The Court rejects this attempt by defendants to import such a limitation into the patent claims. In support of this argument, defendants cite a number of large excerpts from the specification that refer to and discuss the operation of a CCP. The specification is consistent, however, in discussing the CCP as an element of particular embodiments of the invention. Defendants have not pointed to any specific language in the specification indicating that the overall invention (and not merely an embodiment) involves the use of a CCP. Moreover, as Sprint notes, the specification does contain the following language:

The CCP is a processing system, and as such, those skilled in the art are aware that such systems can be housed in a single device or distributed among several devices. Additionally, multiple devices with overlapping capabilities might be desired for purposes of redundancy. The present invention encompasses these variations.

('3, 561 Patent, at 13:40-45 (emphasis added).) This language undermines any argument that the specification consistently refers to the entire invention as including a CCP and not other types of processing systems. Finally, neither the claims nor the specification defines "processing system" to be a CCP or contains similarly limiting language, and there is no express disavowal of claim scope. Accordingly, the Court rejects defendants' proposed construction under Microsoft. [5]

Similarly, with respect to the Group 2 and Group 3 patents, defendants propose construing "processing system" pursuant to Microsoft to mean a CCM, with additional limiting definitions or descriptions of a CCM. For the same reasons, the Court rejects such a construction. The specifications for those patents consistently refer to the CCM in discussing particular embodiments. Defendants cite only a few excerpts from the specifications in support of their argument, and none of those excerpts contains language suggesting that the entire invention involves a CCM. Accordingly, the Court concludes that the specifications do not repeatedly and consistently refer to the inventions as involving a CCM.

4. CONCLUSION

With respect to the term "processing system, " defendants have not shown that Section 112(f) applies or that the claims containing that term are impermissibly indefinite. Nor does the Court agree that limitations of that term are warranted under Microsoft. Defendants have not otherwise explained why the term "processing system" cannot be understood by jurors in accordance with its plain meaning. Therefore, as it did in Vonage and Big River, the Court declines to construe the term "processing system" as used in these patents.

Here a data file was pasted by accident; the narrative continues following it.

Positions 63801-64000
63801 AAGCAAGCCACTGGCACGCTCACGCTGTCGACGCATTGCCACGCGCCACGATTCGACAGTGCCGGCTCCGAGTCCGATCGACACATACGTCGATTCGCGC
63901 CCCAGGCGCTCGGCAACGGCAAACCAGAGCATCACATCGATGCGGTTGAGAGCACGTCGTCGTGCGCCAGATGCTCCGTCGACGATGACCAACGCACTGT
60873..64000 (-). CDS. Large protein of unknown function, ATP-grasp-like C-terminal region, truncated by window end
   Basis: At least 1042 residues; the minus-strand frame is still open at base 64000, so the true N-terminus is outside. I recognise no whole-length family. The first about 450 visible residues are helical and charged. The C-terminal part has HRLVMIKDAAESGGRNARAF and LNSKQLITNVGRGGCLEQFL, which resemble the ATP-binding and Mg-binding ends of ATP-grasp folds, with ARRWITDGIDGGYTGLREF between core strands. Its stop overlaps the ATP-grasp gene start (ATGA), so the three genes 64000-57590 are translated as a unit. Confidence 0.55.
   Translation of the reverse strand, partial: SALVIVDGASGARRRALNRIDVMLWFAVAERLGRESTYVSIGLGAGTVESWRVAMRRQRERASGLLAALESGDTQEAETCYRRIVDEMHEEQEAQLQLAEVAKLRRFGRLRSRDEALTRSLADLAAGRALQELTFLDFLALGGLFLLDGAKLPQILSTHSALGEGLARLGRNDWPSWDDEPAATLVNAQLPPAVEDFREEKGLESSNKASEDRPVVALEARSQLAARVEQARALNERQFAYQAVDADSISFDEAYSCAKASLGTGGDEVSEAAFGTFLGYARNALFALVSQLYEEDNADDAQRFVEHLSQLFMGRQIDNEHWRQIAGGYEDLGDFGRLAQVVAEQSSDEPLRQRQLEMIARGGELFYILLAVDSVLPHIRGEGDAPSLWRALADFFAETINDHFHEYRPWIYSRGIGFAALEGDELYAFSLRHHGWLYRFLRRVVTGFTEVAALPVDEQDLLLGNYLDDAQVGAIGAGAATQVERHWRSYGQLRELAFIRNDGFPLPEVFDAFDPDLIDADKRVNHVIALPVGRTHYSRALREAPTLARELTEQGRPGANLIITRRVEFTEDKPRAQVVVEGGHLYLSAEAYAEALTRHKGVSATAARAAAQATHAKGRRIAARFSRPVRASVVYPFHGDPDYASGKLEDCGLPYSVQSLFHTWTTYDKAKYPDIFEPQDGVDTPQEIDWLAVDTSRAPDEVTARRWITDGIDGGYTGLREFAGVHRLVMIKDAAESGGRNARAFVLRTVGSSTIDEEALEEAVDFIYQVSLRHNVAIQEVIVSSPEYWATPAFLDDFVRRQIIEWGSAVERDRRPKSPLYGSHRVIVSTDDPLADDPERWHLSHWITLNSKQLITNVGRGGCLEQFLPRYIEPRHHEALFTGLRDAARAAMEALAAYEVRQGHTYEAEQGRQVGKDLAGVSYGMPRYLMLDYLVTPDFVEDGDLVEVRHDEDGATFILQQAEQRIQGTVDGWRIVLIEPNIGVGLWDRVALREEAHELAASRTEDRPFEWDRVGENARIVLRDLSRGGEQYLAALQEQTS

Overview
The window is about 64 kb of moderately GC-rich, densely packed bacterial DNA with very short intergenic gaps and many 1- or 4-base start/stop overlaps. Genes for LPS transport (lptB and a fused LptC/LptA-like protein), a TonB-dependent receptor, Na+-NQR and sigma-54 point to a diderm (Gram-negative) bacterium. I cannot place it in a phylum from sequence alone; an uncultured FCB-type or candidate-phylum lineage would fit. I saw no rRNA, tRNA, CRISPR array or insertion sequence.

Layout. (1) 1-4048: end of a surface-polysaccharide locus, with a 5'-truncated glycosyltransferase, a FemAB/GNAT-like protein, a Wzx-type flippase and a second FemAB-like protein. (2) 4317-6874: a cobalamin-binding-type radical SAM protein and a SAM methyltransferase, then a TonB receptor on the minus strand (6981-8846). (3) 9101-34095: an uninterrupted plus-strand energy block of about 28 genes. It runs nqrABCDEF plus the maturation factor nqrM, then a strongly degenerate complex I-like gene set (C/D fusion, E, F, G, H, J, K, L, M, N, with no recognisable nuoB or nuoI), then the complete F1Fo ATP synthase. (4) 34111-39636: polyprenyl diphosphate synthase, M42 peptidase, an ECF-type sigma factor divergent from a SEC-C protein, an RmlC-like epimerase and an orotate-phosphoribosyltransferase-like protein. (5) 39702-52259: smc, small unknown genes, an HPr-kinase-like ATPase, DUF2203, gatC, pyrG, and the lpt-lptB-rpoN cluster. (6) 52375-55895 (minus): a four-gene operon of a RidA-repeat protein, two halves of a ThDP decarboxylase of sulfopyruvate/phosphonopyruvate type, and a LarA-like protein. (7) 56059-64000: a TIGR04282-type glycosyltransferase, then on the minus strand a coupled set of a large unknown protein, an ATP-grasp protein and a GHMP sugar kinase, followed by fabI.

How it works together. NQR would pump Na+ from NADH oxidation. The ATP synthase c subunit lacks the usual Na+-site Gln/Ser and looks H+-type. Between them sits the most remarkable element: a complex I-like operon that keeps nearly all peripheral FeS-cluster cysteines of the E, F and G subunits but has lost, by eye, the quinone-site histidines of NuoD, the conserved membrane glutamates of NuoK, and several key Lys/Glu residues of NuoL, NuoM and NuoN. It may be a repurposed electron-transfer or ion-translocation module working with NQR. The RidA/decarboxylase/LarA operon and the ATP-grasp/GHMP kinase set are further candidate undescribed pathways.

B. "Communication Path"

The parties dispute the construction of the term "communication path" found in claim 4 of the '052 Patent (Group 1). Sprint argues that no construction is necessary. Defendants argue that the term should be defined to mean the combination of connections and network elements over which all user communication for a call is transferred.

In support of their construction, defendants first quote the Group 1 specification's statement that "[a] communications path is the combination of connections and network elements that physically transfers the information between points." ('3, 561 Patent at 5:16-18.) Defendants would then alter that statement essentially by changing "information" to "user communication" and by requiring all communications for a call to be transferred along the particular path. The Court rejects both of those proposed limitations.

In support of the first change, defendants point to language in the specification indicating that user information travels over connections while signaling (another type of information) travels over links. Defendants have not cited any language, however, limiting the information that travels over a communications path to user communications. Nor have they demonstrated that the specification repeatedly and consistently describes the invention or "communication paths" in that manner. The Court concludes that there is no basis to impose this proposed limitation.

In support of the second change, defendants point to their general argument that, in these patents, communication paths are pre-established (prior to the transmission of data) on a call-by-call basis (such that a single path is used for any call). In Big River, the Court rejected this same argument and proposed limitation in construing a number of different terms. See Big River, 2009 WL 1992537, at *4-5, 8, 9, 16, 19. In arguing for this construction of "communication path, " defendants have not addressed that holding and rationale from Big River. Accordingly, the Court rejects this argument again for the same reasons expressed in Big River.

Finally, defendants have not explained why this term may not stand on its plain meaning. Both "communication" and "path" are readily understood by their plain meaning, and defendants have not shown that this term should have a different meaning when used in this patent claim. Accordingly, the Court declines to construe the term "communication path."

C. "Route" and "Routing"